Cement Industry Leaders Want 2013 Freight Policy Abandoned


Cement industry leaders are on the verge of demanding the removal of government policy requiring the transport of goods by their lighter vessels. The policy, they say, has cemented the Water Transport Cell’s (WTC) arbitrary control over the movement of lightweight ships and has hampered their operations for years.

Formulated in 2013, the freight transport policy requires cement factories to transport 50% of their imported raw materials using vessels operated by the government’s Water Transport Cell (WTC), even if they have their own vessels.

Leaders of the Bangladesh Cement Manufacturers Association (BCMA) also called on the government competition commission to step in and restrict the absolute authority of the WTC in setting freight rates.

In an effort to quell the conflict resulting from the WTC’s dominance in the lightening vessel sector, the Department of Navigation is scheduled to meet with the WTC, BCMA and the Bangladesh Cargo Vessel Owners’ Association (BCVOA) on October 17.

According to BCMA sources, business owners will demand at the meeting that the 2013 freight policy be dropped. Among other demands, cement industry leaders should seek the freedom to operate vessels without the WTC being at the helm to set timetables, a reduced rate for transporting goods from the outside anchorage of Chattogram Harbor to other parts of the country, no arbitrary fines for lightening vessels without discussion with business owners, and timely delivery of vessels when a mother vessel reaches outer anchorage.

On October 11, the Business Standard released a report titled “Bulk Importers at the Mercy of a Cartel of Lighter Vessels,” which detailed the overall picture of freight transport on sea routes.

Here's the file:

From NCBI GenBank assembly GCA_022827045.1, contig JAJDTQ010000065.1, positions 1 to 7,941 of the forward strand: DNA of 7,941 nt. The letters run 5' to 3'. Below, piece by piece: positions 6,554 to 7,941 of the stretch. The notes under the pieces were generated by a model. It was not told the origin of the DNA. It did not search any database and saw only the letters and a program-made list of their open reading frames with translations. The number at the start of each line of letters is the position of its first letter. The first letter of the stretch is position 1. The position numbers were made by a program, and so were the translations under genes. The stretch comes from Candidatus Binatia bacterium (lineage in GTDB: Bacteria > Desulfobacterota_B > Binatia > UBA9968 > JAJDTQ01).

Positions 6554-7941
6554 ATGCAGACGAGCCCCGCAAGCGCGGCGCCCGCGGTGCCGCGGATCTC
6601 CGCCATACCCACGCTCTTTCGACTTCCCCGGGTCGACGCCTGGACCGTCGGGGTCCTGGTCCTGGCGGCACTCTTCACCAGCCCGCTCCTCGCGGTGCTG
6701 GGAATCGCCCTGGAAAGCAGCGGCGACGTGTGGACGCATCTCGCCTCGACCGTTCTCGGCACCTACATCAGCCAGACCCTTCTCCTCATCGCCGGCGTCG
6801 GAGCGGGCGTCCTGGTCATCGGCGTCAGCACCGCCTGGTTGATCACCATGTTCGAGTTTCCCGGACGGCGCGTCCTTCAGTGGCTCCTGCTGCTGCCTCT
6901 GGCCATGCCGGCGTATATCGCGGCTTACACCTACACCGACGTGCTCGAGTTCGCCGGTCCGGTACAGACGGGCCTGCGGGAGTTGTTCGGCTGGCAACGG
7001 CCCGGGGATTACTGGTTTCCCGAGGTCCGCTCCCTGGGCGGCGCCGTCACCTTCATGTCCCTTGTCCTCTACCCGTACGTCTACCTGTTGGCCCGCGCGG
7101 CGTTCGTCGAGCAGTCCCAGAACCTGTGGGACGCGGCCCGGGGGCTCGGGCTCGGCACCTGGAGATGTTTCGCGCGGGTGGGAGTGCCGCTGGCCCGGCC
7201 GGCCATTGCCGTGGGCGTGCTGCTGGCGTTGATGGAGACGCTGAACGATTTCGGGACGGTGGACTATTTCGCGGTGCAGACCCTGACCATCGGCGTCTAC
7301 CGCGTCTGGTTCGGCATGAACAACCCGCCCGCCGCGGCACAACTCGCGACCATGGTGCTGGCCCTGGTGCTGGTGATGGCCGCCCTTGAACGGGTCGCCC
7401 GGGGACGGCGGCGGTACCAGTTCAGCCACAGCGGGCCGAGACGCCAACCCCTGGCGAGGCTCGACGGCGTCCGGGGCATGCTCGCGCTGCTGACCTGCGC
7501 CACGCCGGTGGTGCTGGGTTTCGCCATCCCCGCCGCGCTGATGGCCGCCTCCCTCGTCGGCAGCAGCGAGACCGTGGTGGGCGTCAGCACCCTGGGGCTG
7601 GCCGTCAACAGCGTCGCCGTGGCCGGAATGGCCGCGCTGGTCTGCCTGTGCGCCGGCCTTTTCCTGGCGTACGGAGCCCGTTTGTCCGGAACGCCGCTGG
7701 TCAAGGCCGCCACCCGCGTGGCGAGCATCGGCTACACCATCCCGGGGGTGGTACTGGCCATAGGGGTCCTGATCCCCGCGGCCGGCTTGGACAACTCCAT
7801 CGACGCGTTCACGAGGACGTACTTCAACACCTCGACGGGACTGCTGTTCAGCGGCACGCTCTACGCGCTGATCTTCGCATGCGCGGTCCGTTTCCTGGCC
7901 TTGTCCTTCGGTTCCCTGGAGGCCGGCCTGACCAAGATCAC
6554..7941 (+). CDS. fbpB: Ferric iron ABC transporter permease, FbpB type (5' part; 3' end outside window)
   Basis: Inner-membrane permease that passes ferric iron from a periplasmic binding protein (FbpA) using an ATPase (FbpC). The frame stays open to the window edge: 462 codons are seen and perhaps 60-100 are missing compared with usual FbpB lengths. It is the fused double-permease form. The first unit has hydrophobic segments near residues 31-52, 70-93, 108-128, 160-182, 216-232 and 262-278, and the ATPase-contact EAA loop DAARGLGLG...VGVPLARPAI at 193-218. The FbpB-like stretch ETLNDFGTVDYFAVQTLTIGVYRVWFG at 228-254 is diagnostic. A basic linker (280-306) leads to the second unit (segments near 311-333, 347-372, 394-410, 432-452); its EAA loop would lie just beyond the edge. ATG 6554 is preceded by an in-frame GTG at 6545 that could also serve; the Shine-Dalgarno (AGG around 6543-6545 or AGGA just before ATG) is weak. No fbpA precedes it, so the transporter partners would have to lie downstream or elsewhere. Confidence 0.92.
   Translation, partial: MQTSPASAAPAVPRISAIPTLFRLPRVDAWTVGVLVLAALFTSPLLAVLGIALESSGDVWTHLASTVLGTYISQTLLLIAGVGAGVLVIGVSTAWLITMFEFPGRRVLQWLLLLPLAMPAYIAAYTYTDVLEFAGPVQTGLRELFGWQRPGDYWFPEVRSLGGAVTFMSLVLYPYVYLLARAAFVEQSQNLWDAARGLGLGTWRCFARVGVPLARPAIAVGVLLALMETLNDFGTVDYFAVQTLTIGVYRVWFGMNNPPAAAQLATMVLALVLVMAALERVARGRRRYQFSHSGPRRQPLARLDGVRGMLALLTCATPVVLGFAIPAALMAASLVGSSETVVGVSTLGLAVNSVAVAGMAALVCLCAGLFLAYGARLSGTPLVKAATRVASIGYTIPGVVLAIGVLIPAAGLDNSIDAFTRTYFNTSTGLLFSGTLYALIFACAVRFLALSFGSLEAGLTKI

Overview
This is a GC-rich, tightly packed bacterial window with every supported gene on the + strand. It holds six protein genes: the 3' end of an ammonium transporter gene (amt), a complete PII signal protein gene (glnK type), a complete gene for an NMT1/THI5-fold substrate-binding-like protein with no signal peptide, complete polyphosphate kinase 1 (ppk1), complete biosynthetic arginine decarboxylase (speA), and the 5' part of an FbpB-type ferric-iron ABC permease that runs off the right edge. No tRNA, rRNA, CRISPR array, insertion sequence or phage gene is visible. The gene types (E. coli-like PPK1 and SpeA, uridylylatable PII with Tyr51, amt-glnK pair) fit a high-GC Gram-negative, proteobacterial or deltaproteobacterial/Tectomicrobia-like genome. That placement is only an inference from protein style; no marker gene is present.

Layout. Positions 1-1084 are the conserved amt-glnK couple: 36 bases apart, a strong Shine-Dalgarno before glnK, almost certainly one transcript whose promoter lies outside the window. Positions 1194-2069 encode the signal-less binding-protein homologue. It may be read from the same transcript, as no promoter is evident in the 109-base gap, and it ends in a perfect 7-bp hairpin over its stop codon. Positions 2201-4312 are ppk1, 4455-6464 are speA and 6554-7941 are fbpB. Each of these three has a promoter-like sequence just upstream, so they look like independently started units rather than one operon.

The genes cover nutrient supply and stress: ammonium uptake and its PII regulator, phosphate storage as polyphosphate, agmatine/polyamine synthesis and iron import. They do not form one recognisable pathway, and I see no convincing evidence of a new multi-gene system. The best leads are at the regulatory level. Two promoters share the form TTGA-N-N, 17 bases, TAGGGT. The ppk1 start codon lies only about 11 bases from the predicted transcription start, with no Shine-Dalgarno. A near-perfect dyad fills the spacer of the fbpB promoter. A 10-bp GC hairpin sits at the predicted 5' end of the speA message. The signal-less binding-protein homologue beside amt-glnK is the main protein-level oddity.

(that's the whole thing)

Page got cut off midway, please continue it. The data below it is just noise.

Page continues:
Md Shahidullah, BCMA’s first vice president told TBS: “Our main demand at the October 17th meeting is the removal of the 2013 freight policy as it requires us to transport 50% of our imports. of raw materials using ships operated by the WTC. We won’t accept it at all. “

He also said they would seek the removal of a recently issued naval notification, which made it mandatory to operate vessels on a WTC schedule.

“We will also ask that the revised freight rates between the outer anchorage of Chattogram Port and regional ports in Dhaka and other parts of the country be proportional,” he added.

The transport tariff from the outer anchorage from the port of Chattogram to the ports of the Dhaka region (Dhaka, Narayanganj, Meghna, Muktarpool, Kachpur, Aliganj, Nitaiganj) has been reduced by 133 Tk and revised to 450 Tk per tonne, while the Tariffs to other routes around the country have only been cut between Tk41 per tonne to Tk80 per tonne, Shahidullah said.

“Only people with links to the cell benefit from it, not shipowners or other stakeholders in the sector,” he said, requesting the intervention of the Bangladesh government’s Competition Commission.

The WTC was established in 2003 to systematically oversee the operation of private lightening vessels. Currently, some 2,500 vessels carry cargo from the outer anchorage of Chattogram Harbor on 34 routes across the country, with the WTC controlling the operation of 1,300 private vessels, while some 400 vessels are managed by owners of the cement industry, and the rest is independent on a small scale. the operators.

On August 23, the Department of Shipping issued an emergency naval notification, directing industries to follow the 2013 freight policy. The circular, signed by Commodore AZM Jalal Uddin, director general of the Department of Navigation, states that all lightening vessels involved in the transport of goods in the port of Chattogram, and all types of jetties on both sides of the port and mother ships, must load and unload the goods according to the schedule of the Water Transport Unit, in accordance with the Cargo Transport Policy 2013.

Violation of the guidelines would result in appropriate legal action against the ship’s owner, captain and crew, the notification adds.

As a result of the notification issued by the shipping department, complications arose with mixed and different reactions reported by the WTC, cement makers and industry leaders.

Even an incident of sailors from battered ships was reported. The incident was allegedly carried out on behalf of the WTC to establish its control and authority over the transport of goods and ships.


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